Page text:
In essence, the Taylor Rule involves turning interest rate decisions over to a mathematical formula that takes account of things like inflation, employment and the country’s potential economic growth rate, instead of leaving such decisions to the judgment of individual Fed members. Advocates of this approach say it would be more transparent and predictable, which would be good for markets. Critics say it is too mechanistic and could increase volatility because interest rates might respond to real-time data that often ends up being revised.

Historical comparisons between the effective federal funds rate and the theoretical rate proposed by the Taylor Rule show that they’re generally pretty close most of the time. However, the two have diverged quite a bit in recent years as the Fed has kept rates much lower than they would be under the Taylor Rule, partly because of uncertainty about the economy. 

In any case, a Taylor nomination would actually chime with recent efforts by Congressional Republicans to push the Fed into adopting a more rules-based approach.

Rate moves

Again, it’s not clear what will happen at the Fed in the coming months. And additional interest rate hikes already appear to be on the agenda this year. By most measures, inflation is at or above the Fed’s 2% target level and trending higher, and tax cuts or increased spending under the Trump administration could add to the buzz. Recent economic readings have also shown that the economy continues to gather pace—manufacturing indicators are improving, the labor market is strong and wages should remain on an upward trajectory.

“The Fed is already on the path to raising rates two or three times this year and if new members lean more towards following a rule-based approach to setting policy, the risk appears to be to the upside,” Kathy says.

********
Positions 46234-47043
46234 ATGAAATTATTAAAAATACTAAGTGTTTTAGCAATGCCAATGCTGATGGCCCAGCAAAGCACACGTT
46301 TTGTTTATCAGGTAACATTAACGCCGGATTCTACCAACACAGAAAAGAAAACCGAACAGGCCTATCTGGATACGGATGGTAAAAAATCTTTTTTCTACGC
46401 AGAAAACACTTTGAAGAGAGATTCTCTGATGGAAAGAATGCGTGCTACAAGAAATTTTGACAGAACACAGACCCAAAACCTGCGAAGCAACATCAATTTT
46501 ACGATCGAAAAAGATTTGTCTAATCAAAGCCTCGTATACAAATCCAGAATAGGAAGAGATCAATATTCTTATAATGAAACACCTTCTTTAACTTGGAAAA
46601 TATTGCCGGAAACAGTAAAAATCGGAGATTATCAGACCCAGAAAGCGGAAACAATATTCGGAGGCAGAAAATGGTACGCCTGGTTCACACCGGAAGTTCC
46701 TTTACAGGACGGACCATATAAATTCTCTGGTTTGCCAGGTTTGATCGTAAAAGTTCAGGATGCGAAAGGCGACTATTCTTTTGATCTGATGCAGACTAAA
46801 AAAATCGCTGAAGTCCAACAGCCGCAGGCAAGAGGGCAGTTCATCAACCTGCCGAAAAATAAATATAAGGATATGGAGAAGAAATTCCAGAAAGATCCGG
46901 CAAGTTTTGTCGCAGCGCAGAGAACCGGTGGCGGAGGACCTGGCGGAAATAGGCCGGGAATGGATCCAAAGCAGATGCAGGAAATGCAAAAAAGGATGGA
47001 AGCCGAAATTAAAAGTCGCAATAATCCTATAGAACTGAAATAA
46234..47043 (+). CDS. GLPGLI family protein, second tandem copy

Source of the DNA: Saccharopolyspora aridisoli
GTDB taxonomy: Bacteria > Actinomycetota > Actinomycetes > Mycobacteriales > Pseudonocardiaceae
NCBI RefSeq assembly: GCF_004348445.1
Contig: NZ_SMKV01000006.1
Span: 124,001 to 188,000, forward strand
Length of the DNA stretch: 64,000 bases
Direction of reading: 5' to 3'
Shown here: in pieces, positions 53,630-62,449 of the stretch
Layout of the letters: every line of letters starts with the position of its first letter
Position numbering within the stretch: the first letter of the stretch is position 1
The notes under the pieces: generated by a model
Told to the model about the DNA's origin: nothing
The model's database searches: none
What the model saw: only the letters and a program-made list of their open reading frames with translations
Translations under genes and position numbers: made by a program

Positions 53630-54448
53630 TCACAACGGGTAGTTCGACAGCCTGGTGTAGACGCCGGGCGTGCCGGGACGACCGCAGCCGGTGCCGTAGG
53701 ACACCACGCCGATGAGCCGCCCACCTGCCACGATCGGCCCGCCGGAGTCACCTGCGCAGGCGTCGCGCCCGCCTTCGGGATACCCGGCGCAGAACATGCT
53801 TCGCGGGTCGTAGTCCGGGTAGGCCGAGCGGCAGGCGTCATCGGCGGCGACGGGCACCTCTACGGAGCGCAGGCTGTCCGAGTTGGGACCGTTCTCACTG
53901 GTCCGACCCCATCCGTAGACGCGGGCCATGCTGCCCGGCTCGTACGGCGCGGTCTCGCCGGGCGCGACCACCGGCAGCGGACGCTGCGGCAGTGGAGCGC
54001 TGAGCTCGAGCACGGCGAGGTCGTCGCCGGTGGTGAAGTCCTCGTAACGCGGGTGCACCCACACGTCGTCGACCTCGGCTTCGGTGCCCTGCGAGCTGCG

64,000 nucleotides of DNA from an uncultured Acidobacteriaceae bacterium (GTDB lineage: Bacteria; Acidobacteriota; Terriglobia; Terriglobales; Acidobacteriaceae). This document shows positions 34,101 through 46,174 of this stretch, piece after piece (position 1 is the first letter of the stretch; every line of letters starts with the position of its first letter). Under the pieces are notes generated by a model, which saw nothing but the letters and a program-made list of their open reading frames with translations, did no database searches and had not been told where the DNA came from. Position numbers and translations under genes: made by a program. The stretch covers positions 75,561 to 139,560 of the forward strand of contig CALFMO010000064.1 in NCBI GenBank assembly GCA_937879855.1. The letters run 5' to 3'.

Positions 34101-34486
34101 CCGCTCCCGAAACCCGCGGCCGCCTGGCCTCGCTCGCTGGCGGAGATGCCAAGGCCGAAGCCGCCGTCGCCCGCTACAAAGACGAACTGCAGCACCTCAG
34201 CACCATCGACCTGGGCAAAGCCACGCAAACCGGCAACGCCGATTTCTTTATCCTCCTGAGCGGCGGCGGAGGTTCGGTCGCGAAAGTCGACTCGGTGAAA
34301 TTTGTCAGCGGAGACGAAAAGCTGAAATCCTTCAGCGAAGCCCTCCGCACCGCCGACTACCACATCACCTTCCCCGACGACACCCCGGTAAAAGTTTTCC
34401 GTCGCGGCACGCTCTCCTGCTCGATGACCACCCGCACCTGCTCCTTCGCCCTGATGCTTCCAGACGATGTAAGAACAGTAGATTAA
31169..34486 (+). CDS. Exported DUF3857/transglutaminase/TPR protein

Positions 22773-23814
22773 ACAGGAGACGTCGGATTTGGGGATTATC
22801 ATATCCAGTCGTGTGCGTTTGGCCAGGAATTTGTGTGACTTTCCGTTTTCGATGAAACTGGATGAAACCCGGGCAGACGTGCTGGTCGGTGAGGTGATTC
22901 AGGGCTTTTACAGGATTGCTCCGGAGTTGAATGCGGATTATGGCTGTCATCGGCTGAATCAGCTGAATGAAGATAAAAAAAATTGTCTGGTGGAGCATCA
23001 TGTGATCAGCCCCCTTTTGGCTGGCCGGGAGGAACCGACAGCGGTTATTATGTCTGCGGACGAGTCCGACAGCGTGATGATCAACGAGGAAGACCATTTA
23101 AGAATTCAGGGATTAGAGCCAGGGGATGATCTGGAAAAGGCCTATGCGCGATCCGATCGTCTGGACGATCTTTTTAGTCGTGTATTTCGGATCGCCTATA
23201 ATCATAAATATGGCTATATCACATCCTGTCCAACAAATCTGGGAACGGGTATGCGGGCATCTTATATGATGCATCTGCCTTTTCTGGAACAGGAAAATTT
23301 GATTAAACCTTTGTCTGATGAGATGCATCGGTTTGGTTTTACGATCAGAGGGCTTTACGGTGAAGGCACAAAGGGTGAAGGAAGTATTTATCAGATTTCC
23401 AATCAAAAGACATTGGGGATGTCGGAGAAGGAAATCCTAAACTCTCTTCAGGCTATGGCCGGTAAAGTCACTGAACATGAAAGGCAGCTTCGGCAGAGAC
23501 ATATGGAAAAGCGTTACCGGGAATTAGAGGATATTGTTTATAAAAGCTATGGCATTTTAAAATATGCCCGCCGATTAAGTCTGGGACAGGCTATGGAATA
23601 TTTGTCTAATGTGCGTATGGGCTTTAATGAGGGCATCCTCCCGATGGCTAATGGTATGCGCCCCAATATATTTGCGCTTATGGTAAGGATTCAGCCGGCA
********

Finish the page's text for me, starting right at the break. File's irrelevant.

So what does this mean for investors, particularly in the bond market, where rising interest rates generally mean falling bond prices?

“We continue to expect volatility to pick up in the bond market due to the increased uncertainty about fiscal and Fed policy,” Kathy says. “We suggest bond investors continue to keep the average duration in their portfolios in the short to intermediate term.”

Uncertainty is an unavoidable part of investing. No matter what happens at the Fed, it helps to keep focused on your investing plans and ignore the noise.

Important Disclosures:

The information provided here is for general informational purposes only and should not be considered an individualized recommendation or personalized investment advice. The investment strategies mentioned here may not be suitable for everyone. Each investor needs to review an investment strategy for his or her own particular situation before making any investment decision.

All expressions of opinion are subject to change without notice in reaction to shifting market or economic conditions. Data contained herein from third party providers is obtained from what are considered reliable sources. However, its accuracy, completeness or reliability cannot be guaranteed.  Supporting documentation for any claims or statistical information is available upon request.

Past performance is no guarantee of future results and the opinions presented cannot be viewed as an indicator of future performance.

Fixed income securities are subject to increased loss of principal during periods of rising interest rates. Fixed-income investments are subject to various other risks including changes in credit quality, market valuations, liquidity, prepayments, early redemption, corporate events, tax ramifications and other factors.

Diversification strategies do not ensure a profit and do not protect against losses in declining markets.

The Schwab Center for Financial Research is a division of Charles Schwab & Co., Inc.